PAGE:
by Joanne Baker
I’d like to tell you a little bit about why I go to Iraq and then to concentrate on the effect of sanctions on the ordinary people there.
I’ve been to Iraq three times now. Twice in 1999 with Voices in the Wilderness and once last summer with an independent delegation of women. We go as ordinary citizens to break the sanctions and bear witness to the actions of the US/UK governments. It is an act of solidarity with Iraqi people and I feel this is very important because in this age of globalization, there is a terrible invisibility. Globalization can only take place from above if peoples are divided and fragmented below.
We live under a formidable propaganda system in this country. In order to justify the great military/industrial complex led by the US we have to be given an enemy to fear. For decades it was fear of communism and the Soviet threat. Now Saddam is the great bogey man. He must be contained even at the cost of thousands of civilian lives. We are supposed to forget that this is the same man who throughout the 80s was the hero, the policeman in the region, to whom these same governments were more than happy to sell their weapons and chemical seed stock. Behind all the rhetoric the people we starve and bomb are unseen and unheard.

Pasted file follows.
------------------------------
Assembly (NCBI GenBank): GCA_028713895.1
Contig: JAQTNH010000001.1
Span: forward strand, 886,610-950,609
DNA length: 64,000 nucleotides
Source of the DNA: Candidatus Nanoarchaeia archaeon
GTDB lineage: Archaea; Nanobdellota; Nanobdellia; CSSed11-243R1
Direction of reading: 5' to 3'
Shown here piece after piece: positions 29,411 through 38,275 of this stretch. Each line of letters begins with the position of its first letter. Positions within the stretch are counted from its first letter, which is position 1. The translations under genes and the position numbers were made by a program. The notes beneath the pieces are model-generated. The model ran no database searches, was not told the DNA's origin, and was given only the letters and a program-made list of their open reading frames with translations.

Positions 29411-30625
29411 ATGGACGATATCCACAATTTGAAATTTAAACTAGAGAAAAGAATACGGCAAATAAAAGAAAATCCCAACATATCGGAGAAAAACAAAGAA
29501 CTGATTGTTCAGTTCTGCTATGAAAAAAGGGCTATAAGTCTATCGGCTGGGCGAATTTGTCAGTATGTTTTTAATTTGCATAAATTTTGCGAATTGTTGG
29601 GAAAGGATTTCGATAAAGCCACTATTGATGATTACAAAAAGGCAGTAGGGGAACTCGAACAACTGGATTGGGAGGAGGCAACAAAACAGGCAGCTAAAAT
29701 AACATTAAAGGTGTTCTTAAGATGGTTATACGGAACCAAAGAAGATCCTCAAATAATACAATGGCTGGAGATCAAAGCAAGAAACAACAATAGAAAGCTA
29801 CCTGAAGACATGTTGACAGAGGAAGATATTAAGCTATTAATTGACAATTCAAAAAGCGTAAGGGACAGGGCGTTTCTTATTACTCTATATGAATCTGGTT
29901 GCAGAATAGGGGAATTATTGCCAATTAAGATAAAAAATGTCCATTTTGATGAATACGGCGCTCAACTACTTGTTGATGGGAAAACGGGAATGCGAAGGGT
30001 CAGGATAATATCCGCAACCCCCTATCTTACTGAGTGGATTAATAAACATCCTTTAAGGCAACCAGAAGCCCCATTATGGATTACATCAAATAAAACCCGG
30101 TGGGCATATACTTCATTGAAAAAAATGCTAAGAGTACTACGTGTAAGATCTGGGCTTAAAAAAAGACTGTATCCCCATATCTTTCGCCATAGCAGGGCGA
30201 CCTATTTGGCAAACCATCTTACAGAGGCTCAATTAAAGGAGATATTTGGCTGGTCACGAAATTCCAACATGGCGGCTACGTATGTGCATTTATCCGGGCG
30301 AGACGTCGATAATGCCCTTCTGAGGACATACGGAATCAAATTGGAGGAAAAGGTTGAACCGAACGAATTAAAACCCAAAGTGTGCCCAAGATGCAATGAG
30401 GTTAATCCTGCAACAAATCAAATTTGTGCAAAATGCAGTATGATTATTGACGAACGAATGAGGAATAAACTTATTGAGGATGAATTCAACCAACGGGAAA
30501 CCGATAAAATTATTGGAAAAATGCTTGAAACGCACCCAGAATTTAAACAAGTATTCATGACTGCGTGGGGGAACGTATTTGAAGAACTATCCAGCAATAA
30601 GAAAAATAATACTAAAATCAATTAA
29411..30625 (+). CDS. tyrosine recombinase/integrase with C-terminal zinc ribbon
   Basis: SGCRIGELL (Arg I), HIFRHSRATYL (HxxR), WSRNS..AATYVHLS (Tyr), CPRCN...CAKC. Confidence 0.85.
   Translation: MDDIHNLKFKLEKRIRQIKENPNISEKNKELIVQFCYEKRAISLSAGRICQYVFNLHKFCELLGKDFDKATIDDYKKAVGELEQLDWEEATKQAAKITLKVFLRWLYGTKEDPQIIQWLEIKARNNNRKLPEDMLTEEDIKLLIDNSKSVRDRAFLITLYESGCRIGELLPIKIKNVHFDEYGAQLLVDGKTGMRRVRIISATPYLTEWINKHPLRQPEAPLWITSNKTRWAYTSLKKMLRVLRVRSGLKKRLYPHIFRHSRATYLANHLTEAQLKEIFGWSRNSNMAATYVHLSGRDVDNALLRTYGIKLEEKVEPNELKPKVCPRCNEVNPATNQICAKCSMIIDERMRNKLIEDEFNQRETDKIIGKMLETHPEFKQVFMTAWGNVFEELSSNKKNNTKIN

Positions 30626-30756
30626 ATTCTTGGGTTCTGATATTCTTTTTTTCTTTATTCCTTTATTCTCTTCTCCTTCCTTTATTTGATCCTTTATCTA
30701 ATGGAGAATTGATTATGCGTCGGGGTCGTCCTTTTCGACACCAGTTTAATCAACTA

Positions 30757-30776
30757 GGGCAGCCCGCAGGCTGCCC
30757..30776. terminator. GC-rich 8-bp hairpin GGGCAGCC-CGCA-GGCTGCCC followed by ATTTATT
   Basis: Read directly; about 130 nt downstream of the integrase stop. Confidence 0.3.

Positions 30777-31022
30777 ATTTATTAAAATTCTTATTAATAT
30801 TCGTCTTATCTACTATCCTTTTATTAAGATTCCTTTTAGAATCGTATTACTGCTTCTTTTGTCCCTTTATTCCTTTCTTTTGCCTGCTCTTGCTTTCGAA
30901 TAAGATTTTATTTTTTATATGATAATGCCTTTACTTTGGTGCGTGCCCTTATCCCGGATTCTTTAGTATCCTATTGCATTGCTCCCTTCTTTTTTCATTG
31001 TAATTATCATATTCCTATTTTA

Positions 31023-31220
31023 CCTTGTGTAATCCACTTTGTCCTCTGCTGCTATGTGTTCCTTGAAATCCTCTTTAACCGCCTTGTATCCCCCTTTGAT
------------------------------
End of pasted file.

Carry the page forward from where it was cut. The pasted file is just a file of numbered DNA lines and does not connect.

I find sanctions a strangely deceptive word. In Iraq it is a cover for what is more akin to a modern form of medieval siege warfare, economic, military, and biological. Sanctions were first imposed on Iraq in August 1990 by the UN but led by the US. They were supposed to force Iraqi troops out of Kuwait. Their impact was immediate and devastating because there was a total oil embargo and Iraq relied on oil for 95% of its foreign currency earnings. Also at that time it was importing 70% of its food, and in those first months both food and medicine were sanctioned. Not satisfied with this, and not waiting the outcome of any diplomatic resolution, the US then proposed the use of military force. The grudging mandate from the UN was again only to get the Iraqi troops out of Kuwait. No mention was made of carpet bombing every system in Iraq that could sustain life. 88 000 tons of munitions were dropped on Iraq in just a few a few weeks. This is the equivalent explosive power of seven Hiroshimas, more than was dropped in the entire second world war. Power plants were targeted, water and sanitation, all sectors of the oil industry, telecommunications, infant formula milk factories, grain silos, all the poultry farms, schools, universities, hospitals, mosques and archeological sites.